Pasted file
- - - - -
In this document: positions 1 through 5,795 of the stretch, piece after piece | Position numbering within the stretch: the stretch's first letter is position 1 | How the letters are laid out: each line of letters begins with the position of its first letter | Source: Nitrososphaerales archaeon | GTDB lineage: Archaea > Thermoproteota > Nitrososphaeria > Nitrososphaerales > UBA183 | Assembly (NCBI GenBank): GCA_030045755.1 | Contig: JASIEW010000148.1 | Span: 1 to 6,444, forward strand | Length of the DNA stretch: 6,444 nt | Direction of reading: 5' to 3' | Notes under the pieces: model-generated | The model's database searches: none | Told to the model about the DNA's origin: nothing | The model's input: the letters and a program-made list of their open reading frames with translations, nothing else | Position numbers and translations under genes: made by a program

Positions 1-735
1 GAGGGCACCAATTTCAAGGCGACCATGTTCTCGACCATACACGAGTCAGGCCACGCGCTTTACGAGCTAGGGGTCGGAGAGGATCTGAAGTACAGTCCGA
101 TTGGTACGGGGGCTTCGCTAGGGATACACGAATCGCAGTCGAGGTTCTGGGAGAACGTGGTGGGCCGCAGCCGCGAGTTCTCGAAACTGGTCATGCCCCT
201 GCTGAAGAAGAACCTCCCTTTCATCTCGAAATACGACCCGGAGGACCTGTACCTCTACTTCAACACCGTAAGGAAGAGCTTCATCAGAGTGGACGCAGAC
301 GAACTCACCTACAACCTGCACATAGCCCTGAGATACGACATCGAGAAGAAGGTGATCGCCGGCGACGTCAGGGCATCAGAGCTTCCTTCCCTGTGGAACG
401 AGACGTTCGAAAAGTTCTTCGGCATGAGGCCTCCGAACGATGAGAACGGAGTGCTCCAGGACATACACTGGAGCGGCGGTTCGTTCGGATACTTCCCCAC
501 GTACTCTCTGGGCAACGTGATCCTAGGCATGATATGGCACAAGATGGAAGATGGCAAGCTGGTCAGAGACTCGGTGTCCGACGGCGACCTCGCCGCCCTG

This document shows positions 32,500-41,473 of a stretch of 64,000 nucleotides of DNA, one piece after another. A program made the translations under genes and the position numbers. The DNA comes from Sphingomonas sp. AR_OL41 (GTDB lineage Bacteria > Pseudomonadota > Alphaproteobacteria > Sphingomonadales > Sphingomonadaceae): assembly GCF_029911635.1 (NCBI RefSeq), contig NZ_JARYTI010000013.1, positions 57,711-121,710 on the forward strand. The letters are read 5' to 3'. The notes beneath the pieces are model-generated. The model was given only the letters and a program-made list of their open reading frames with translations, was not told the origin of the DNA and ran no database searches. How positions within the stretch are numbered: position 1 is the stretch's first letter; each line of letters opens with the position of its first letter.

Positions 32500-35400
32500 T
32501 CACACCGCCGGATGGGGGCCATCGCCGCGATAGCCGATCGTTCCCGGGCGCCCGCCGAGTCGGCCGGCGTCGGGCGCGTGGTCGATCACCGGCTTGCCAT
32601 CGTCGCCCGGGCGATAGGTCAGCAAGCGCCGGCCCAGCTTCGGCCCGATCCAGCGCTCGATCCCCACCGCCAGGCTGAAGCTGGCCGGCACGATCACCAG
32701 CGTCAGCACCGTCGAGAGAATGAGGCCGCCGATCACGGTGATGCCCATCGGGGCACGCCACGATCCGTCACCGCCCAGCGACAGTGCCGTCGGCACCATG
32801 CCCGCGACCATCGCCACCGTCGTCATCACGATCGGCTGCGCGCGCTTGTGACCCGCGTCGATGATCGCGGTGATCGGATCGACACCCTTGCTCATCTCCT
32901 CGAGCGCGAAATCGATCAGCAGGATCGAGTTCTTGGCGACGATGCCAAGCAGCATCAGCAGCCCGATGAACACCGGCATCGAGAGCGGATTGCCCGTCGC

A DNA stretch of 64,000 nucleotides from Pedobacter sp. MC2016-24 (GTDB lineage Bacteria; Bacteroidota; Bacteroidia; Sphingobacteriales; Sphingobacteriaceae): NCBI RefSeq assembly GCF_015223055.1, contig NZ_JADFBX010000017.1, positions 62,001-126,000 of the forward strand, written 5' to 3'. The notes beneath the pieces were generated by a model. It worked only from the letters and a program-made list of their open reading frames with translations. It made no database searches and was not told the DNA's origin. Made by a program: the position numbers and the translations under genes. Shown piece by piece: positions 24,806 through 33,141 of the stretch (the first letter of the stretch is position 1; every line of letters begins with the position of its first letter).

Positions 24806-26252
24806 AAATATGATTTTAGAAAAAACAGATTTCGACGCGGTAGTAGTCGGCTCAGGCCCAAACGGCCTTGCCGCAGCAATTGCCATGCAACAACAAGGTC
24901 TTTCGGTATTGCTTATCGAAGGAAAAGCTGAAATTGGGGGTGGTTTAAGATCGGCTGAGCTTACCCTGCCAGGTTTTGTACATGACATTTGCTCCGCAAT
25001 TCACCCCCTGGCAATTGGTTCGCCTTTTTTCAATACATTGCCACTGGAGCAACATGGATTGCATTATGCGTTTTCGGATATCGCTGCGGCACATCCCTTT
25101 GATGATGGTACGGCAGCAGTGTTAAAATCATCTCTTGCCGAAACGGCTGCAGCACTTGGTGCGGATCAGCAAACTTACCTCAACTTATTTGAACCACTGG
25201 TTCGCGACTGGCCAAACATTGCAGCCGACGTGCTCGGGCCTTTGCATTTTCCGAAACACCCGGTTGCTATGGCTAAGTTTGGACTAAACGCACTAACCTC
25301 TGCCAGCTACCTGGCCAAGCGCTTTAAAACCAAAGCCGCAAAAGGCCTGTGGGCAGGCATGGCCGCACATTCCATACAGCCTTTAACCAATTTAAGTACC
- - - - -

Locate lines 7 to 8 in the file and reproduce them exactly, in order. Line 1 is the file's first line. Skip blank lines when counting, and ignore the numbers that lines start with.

401 AGACGTTCGAAAAGTTCTTCGGCATGAGGCCTCCGAACGATGAGAACGGAGTGCTCCAGGACATACACTGGAGCGGCGGTTCGTTCGGATACTTCCCCAC
501 GTACTCTCTGGGCAACGTGATCCTAGGCATGATATGGCACAAGATGGAAGATGGCAAGCTGGTCAGAGACTCGGTGTCCGACGGCGACCTCGCCGCCCTG